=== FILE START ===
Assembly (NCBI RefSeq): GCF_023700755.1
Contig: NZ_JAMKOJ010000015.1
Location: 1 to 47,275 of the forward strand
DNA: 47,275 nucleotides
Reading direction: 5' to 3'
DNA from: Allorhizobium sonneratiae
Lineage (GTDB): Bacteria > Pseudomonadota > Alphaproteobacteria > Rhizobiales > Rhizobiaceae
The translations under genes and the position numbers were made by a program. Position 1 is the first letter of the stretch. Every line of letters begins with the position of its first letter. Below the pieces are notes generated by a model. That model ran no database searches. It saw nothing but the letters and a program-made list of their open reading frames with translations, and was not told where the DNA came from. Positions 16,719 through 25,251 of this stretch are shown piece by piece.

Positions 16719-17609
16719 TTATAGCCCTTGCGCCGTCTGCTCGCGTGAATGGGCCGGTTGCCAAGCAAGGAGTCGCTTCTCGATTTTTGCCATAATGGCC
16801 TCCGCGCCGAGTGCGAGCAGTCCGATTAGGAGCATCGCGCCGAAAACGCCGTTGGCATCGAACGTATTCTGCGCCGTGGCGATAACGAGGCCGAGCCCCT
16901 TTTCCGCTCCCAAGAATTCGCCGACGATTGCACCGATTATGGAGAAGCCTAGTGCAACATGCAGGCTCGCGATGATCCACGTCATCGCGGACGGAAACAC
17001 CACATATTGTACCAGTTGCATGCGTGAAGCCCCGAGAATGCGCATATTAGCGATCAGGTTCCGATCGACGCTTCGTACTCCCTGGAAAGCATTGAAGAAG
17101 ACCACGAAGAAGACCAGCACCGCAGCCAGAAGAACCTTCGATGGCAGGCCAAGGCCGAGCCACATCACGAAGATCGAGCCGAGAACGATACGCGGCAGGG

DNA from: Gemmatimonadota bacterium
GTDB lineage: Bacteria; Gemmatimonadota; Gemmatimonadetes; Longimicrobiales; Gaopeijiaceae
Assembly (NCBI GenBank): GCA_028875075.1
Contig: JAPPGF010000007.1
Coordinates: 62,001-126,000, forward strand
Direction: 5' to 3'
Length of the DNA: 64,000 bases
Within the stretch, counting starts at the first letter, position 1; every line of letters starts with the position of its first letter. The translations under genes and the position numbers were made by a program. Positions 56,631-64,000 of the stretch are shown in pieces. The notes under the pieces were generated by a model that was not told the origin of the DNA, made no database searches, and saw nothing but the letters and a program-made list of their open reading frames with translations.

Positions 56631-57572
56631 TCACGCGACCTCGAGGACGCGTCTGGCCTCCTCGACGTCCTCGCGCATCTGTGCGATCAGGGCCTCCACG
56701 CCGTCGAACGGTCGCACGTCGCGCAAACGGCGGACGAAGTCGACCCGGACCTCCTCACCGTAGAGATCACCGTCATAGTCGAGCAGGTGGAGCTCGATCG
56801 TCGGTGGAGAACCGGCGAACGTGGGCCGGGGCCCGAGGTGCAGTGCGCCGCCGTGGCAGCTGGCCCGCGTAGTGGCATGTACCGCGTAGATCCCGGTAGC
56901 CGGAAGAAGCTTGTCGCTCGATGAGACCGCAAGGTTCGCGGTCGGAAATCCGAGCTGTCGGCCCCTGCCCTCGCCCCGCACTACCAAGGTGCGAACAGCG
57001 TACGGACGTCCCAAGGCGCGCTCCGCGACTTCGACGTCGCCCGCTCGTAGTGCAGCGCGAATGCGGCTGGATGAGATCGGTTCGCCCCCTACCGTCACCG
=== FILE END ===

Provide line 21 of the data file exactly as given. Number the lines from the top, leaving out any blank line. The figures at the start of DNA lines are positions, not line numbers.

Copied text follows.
Length of the DNA: 64,000 bases